Just past mile 7, we turned around and were now running into the wind. I really didn’t want to race anymore at this point. There’s always that part of me that wants to just stop when things get hard. I hate that I start having thoughts of quitting and giving up. Does this happen to anyone else? What made it harder was that my family was at mile 6.5 and 8.0 and so it would have been really easy to just walk off the course. I even considered staying with them until my sister ran by and finishing the race with her.

In the end, I pushed on which I’m thrilled about. Mile 8 and 9 were still on track with goal pace despite the wind – 7:02, 7:03.

And then mile 10 happened. The hill (mapmyrun shows it as .7 miles long) sucked the life out of my legs. I knew my pace would slow down but when I reached the top of the hill and saw an 8:45 pace, my heart sunk. I got it down to 8:09 for that mile, but the chance of a PR was left on that hill.

The last three miles were closer to goal pace – not sub-7 – but close. I was in pain but the miles kept ticking by and the thought of sweet relief and finishing kept me moving forward. Miles 11-13: 7:04, 7:08, 7:02.

Last .36 miles: 6:59 pace – it’s a steep downhill towards the finish and then straight into the ballpark. The coolest part is that the finish line is home plate in the Staten Island Yankees Ballpark

Stats:
1:33:55 (official time) – 7:11 pace
13.36 miles (7:01.7 pace per garmin)
46th female out of 4,466
594 overall out of 9,518
5:02 course PR =)

photo (42)

I’m bummed that I didn’t run closer to my PR (I was 2 minutes off) or even PR (which was my A goal, but I know not every race is going to be perfect. I pushed hard for 13+ miles yesterday and in the end, that will only help me come marathon day in 5 weeks (AGH!).

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The real highlight of the day was what followed after I crossed the finish line. I put my medal in my baggage and grabbed my phone and ran back onto the course to find my sister, Nicole, who was finishing!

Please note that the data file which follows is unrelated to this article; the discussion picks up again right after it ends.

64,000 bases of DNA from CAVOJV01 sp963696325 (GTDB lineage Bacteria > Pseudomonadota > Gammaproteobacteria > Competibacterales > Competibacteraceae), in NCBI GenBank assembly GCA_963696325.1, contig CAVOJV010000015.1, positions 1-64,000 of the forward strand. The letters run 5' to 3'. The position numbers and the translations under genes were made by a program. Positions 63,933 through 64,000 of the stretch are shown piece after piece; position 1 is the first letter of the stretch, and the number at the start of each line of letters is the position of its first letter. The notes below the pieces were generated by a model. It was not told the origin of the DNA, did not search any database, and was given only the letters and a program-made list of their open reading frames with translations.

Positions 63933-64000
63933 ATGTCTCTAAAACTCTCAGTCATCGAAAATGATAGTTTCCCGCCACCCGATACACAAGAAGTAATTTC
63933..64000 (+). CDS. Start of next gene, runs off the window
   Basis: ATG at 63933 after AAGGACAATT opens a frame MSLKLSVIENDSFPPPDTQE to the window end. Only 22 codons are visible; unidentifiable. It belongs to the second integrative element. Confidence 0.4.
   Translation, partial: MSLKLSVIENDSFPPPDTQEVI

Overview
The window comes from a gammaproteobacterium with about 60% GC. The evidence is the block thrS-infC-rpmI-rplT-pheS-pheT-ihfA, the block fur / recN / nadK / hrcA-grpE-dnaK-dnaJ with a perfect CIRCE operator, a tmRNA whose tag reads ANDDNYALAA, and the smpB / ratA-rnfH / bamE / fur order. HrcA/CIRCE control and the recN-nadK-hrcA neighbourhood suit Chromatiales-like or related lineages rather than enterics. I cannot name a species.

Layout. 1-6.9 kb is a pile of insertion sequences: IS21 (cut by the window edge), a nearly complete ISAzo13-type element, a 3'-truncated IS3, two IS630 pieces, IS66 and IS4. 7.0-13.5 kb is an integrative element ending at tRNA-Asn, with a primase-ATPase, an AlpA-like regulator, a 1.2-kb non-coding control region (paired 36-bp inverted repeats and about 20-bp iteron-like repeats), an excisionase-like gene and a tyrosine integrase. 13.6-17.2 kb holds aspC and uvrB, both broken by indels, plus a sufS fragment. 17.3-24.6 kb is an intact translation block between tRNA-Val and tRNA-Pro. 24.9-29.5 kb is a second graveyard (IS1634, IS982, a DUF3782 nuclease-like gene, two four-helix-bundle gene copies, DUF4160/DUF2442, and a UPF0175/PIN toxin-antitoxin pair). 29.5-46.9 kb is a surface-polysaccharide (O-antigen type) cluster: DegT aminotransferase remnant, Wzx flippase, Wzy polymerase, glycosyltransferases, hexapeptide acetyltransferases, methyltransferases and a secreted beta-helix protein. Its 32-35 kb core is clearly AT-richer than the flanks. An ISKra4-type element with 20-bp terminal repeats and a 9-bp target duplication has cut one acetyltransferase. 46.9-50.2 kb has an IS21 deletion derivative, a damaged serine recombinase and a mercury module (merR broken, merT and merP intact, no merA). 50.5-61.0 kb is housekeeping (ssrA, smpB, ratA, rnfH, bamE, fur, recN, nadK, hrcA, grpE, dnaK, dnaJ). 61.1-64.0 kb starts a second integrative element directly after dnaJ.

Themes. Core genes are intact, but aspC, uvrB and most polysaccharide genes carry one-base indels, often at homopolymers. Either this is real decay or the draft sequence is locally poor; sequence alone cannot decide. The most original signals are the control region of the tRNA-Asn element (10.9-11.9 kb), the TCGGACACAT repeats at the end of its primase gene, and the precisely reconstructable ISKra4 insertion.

I met up with her around mile 11 and got to run the last two miles with her!photo 2 (14)

It was amazing to be next to her in those final moments before she became a half marathoner! She tackled the hills, wind and had a great race!

photo 1 (16)

 

photo (43) photo (44)So overall a really great, amazing day! As much as I am not a fan of the course, it’s always hard to pass up the SI Half – it’s my hometown half. It’s so much fun to see familiar faces on the course running and cheering. And I’m thrilled I got to see a ton of friends this year – Nicole, Pamela, Tommy, Mark, Tommy, Joe, Patricia – to name a few!

Have you raced the SI Half? 

Did you race this weekend? How did you do?

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I don’t post here every day, but I post all of my workouts (and other happenings) on Instagram on a daily basis {NYCRunningMama}.

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    27 thoughts on “2014 Staten Island Half Marathon Race Recap

    1. Congrats Michele on your PR and to your sister!!! That’s so so awesome. You’re definitely not alone in wanting to quit when it starts to get rough during a race (or a run for me too!) and it’s really hard not to listen to those thoughts sometimes. But you didn’t. I thought about running the SI half because they said it was fast but now I know that they are lying haha!

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    3. You have such a good attitude Michele! And as you have done this race many times, I would say a 5 minute course PR is definitely something to be proud of. We can be so hard on ourselves about these races, and I am struggling right now, especially with running a 3+ minute PR at Chicago, but because it was not even close to the Trials Qualifier, it really bothers me. You are a great person to follow during this time, as you always know what to say, and our races seem to sync up often. Good things are coming, we just need to be patient!
      Tina Muir recently posted..Meatless Monday- Homemade Whole Wheat BreadMy Profile

    4. Yesterday I read this post. I teach 3rd grade and we are working on daily writing, capturing the small moments,and trying to write from a deeper, more meaningful perspective. I loved your post and these words you wrote, “There’s always that part of me that wants to just stop when things get hard. I hate that I start having thoughts of quitting and giving up. Does this happen to anyone else?”, really captured my attention as a writing teacher. I shared your post and these words with my students. Many of my students could relate and were inspired to write yesterday. Thank you!
      Kara A. Forrest recently posted..Maine Marathon: Full Race RecapMy Profile